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Say It Ain’t So: Weezer’s landmark ‘Blue Album’ turns 25

Weezer's debut, self-titled album turns 25 this week but continues to inspire musicians today, even as the band strays ever further from its original sound. (Geffen Records)

Earlier this month, The Cure’s “Disintegration” turned 30. While that no doubt stirred a sudden awareness of mortality and the increasingly rapid passage of time for anyone old enough to have remembered the album when it was released, it also provides a shocking perspective for how much the rock music world changed over the ensuing five years. That’s because — yes, take a deep breath and brace yourself for the wave of nostalgia, followed by the undercurrent of existential dread that’s sure to follow — Weezer’s self-title “Blue Album” debut turns 25 Friday.

While Nirvana and Pearl Jam (and the surrounding Seattle grunge scene) are widely credited with ushering in a new direction of what radio stations still call “modern rock” at the beginning of the ‘90s, it was the broader wave of new music that crashed onto the shores of our ears in 1994 that took alternative into the mainstream.

Beck’s “Mellow Gold.” Soundgarden’s “Superunknown.” Green Day’s “Dookie.” Oasis’ “Definitely Maybe.” Nine Inch Nails’ “The Downward Spiral.” The Cranberries’ “No Need to Argue.” Offspring’s “Smash.” Bush’s “Sixteen Stone.” If you grew up through this stretch, there’s probably a seminal album on your list that I’ve left out, which only goes to show how much of the zeitgeist was enraptured by this groundswell.

A number of the artists above are still making new music today. Beck has cemented himself as one of the leading songwriters of the last quarter century by zigging every time the broader culture zags, continuing to stay one foot outside the lanes, wherever they’re going. Green Day captured an entire new generation of young, poppy punks with 2004’s “American Idiot.” But Weezer has just churned along, still making eponymous records with the band’s lineup staged across different colored backdrops. In contrast, while their style has morphed over the years, their original album still stands taller than any newer efforts, and still feels the most timeless of the music of 1994.

It’s funny to think their debut was seen as poseurish among their peers at the time. But nerd/geek rock didn’t really have a mainstream foothold until the opening riffs of “My Name Is Jonas” came bursting onto the scene just 35 days after Kurt Cobain’s shocking death. The songs are instantly accessible in the way that all good pop music is, catchy and earwormy, prompting singalongs of the most popular tracks even today in a party or bar setting.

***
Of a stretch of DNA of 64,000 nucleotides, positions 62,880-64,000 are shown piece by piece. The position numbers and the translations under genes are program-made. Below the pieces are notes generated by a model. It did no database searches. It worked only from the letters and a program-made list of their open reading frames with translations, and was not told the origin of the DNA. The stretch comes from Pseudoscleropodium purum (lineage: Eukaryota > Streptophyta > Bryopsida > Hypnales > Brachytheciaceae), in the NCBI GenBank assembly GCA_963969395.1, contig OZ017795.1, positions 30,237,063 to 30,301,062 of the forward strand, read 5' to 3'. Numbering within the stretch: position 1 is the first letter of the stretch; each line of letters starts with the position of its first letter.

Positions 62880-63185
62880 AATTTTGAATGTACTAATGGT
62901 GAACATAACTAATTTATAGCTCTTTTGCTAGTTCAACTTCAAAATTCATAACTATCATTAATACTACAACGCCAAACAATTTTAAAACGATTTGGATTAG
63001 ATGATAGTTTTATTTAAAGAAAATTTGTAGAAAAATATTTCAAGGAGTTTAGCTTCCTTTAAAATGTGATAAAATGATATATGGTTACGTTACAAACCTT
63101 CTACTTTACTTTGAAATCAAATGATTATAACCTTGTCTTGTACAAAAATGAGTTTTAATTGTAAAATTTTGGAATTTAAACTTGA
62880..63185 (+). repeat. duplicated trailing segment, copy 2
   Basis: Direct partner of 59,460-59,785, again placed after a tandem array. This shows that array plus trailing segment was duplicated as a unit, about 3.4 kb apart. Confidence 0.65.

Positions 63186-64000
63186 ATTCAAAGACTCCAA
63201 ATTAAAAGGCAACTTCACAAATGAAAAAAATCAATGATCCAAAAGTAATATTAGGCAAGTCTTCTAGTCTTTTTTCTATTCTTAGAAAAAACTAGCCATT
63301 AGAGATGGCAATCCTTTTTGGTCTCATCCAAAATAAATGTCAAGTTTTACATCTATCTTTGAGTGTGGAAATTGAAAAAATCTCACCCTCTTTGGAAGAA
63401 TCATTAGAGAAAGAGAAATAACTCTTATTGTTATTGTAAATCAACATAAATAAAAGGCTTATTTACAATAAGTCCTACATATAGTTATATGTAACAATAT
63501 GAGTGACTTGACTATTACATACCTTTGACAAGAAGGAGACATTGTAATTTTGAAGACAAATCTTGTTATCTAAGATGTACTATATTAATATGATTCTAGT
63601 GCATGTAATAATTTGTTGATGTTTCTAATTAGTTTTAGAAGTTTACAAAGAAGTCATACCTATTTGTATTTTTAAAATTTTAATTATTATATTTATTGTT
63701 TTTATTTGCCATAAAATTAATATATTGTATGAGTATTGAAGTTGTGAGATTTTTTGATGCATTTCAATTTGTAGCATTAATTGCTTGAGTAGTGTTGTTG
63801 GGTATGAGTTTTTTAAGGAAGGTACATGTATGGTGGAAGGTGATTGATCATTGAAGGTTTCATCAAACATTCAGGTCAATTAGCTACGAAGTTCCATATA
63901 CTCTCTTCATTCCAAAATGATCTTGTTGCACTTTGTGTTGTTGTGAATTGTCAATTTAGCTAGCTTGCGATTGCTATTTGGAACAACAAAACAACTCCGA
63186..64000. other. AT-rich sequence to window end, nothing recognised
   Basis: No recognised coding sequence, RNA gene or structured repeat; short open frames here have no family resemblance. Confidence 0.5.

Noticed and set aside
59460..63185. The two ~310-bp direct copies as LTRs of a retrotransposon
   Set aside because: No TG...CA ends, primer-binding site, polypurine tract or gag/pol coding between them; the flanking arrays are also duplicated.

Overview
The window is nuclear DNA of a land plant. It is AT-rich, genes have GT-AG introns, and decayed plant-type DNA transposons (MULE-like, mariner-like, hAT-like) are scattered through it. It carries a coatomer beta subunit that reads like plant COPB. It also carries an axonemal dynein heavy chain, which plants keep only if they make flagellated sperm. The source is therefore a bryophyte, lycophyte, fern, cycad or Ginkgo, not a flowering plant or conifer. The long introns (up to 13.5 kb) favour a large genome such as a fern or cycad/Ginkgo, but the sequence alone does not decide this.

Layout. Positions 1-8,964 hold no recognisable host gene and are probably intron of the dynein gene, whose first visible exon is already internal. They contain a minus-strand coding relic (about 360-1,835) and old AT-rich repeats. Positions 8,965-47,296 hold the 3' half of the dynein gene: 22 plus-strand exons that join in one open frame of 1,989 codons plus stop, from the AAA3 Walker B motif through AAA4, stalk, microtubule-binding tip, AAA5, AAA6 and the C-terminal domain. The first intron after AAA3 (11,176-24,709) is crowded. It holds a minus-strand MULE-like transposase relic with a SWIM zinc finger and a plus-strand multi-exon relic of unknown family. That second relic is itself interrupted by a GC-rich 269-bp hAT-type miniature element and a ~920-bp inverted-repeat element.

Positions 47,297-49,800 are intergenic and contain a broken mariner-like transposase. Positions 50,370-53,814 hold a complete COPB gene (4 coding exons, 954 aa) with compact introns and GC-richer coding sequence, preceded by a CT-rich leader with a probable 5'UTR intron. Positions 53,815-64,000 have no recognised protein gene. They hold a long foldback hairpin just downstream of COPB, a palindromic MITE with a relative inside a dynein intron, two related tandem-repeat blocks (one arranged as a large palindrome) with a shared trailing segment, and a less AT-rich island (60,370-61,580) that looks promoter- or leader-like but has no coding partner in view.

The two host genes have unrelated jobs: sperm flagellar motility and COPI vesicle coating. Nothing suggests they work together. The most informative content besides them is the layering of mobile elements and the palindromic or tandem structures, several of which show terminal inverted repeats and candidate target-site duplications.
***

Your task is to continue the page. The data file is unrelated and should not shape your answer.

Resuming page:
But its staying power hearkens to something more than a collection of catchy tunes. Dismissed by some as unserious, it’s pretty funny to see how Weezer’s initial offering was characterized by some critics at the time, particularly Billboard, which called it “full of humorous and fun lyrics about simple things in life, like beer on “Say It Ain’t So” and jealously on “No One Else.”

The album’s peppy, almost jubilant feel belies an actually much darker undercurrent of the lyrics themselves. Perhaps that was why it was dismissed, even reviled at first by some, a reality hard to imagine after the passage of a quarter century. Instead of the crashing dissonance of sound to match the pain, frontman and primary songwriter Rivers Cuomo brings upbeat, bright melodies. In the three most popular, lasting songs of the album — “Buddy Holly,” “Undone — The Sweater Song,” and “Say It Ain’t So” — he sings about the fraught nature of an interracial friendship; of the helpless end of a relationship, clinging for whatever’s left; of his alcoholic father and stepfather, and of the twice broken family of his childhood (not, you know, beer). These all became widely recognizable singalongs, but make no mistake — they are not happy songs.

Perhaps that’s why it took a while to unpack the Blue Album, but also why it has stood the test of time, even where Weezer’s follow-ups haven’t. In fact, that Billboard description much more aptly fits everything that’s come since “Pinkerton,” after which there is a chasm so smoldering and fraught within the band’s fan base that Saturday Night Live devoted an entire sketch to it.

But regardless of the levels of success Weezer has had since 1994, so much of what has come since feels informed and influenced by that year, and particularly by the Blue Album. Contemporaries from The Aquabats, to Nerf Herder, to Wheatus laid the groundwork for the adolescent angstiness of the emo turn of the aughts, like Jimmy Eat World, Saves The Day, and even Panic! At the Disco, a band with whom Weezer would later tour.

It’s pretty funny that Weezer has released two albums in 2019, one a set of covers that sounds pretty much exactly how you’d expect a set of Weezer covers to sound, and another of originals, which sound so far from what Weezer once was that it’s hard to believe they’re from the same band. But that’s the real, lasting legacy of the Blue Album: Weezer may not sound much like themselves anymore, but so many other artists do.

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